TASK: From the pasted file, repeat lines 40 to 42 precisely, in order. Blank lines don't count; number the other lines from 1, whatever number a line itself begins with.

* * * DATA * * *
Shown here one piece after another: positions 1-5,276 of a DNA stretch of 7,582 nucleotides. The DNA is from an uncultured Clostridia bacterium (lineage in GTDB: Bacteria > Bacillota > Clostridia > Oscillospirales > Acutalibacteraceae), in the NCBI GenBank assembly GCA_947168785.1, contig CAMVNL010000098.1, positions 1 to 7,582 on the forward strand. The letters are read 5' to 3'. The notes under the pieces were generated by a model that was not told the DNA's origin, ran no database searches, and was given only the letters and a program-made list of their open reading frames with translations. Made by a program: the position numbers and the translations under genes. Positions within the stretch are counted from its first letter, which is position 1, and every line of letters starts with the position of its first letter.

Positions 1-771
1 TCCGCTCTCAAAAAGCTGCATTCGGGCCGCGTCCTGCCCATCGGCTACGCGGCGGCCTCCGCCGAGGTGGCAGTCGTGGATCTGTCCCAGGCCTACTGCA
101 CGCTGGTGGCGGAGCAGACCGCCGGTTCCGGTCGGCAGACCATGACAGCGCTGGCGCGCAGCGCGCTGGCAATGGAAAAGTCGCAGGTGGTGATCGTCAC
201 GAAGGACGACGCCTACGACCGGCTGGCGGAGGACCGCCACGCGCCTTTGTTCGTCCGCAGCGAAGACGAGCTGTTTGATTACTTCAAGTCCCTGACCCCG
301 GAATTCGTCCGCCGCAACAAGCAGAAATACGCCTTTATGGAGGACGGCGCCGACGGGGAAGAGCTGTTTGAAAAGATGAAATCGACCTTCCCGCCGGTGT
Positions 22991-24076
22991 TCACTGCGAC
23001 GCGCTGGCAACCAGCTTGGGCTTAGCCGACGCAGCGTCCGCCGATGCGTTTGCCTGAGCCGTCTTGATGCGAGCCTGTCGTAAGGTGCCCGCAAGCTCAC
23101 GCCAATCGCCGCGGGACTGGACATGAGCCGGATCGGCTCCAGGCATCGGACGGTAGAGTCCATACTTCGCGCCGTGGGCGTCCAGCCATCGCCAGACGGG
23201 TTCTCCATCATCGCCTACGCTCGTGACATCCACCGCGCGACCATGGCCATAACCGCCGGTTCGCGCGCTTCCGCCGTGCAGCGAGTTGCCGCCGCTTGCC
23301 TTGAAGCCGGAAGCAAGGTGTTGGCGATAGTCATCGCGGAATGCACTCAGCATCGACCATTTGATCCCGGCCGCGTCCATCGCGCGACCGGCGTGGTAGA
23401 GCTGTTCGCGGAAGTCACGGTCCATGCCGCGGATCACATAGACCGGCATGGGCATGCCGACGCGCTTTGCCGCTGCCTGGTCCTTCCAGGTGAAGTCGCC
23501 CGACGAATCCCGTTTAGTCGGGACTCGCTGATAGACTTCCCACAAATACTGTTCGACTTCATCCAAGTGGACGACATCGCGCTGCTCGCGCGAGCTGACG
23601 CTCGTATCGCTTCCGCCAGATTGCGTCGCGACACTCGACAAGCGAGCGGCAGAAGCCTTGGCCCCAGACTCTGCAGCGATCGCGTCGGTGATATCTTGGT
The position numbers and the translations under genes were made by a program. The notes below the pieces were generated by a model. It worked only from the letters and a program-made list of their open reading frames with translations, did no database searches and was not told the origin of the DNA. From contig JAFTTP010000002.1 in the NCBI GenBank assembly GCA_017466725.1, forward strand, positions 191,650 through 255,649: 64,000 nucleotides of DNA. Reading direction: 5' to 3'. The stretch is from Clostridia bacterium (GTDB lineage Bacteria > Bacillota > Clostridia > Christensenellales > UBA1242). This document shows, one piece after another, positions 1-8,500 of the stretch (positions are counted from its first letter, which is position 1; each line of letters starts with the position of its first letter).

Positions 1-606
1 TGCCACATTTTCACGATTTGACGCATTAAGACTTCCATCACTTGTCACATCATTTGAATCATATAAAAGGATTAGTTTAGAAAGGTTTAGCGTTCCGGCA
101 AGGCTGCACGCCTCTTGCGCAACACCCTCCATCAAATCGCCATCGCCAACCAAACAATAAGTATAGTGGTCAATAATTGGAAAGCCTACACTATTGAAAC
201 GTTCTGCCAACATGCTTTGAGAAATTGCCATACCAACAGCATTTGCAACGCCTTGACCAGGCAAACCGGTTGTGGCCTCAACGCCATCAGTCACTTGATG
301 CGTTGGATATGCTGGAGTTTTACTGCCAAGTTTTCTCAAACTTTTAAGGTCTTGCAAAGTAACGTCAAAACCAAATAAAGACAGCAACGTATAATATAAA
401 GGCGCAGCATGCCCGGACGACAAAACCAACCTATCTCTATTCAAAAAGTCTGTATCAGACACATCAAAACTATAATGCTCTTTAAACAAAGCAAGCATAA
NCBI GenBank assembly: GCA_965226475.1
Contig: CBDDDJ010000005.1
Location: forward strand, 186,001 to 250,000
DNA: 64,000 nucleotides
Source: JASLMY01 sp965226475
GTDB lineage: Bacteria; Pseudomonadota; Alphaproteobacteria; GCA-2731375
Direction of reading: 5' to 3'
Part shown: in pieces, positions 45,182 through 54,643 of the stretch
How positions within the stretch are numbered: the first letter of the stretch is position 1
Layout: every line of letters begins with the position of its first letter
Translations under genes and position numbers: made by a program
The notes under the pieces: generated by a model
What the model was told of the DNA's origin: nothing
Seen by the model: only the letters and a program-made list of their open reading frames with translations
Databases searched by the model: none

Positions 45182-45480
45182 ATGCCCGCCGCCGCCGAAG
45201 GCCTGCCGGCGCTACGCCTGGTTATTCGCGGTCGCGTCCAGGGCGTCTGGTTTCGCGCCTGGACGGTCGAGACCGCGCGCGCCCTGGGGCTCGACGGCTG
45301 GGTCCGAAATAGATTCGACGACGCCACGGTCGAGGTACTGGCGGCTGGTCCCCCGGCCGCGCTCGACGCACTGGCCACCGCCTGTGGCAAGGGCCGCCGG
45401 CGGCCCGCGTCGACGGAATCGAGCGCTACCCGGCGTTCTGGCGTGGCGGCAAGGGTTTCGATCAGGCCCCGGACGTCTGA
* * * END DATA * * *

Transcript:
45201 GCCTGCCGGCGCTACGCCTGGTTATTCGCGGTCGCGTCCAGGGCGTCTGGTTTCGCGCCTGGACGGTCGAGACCGCGCGCGCCCTGGGGCTCGACGGCTG
45301 GGTCCGAAATAGATTCGACGACGCCACGGTCGAGGTACTGGCGGCTGGTCCCCCGGCCGCGCTCGACGCACTGGCCACCGCCTGTGGCAAGGGCCGCCGG
45401 CGGCCCGCGTCGACGGAATCGAGCGCTACCCGGCGTTCTGGCGTGGCGGCAAGGGTTTCGATCAGGCCCCGGACGTCTGA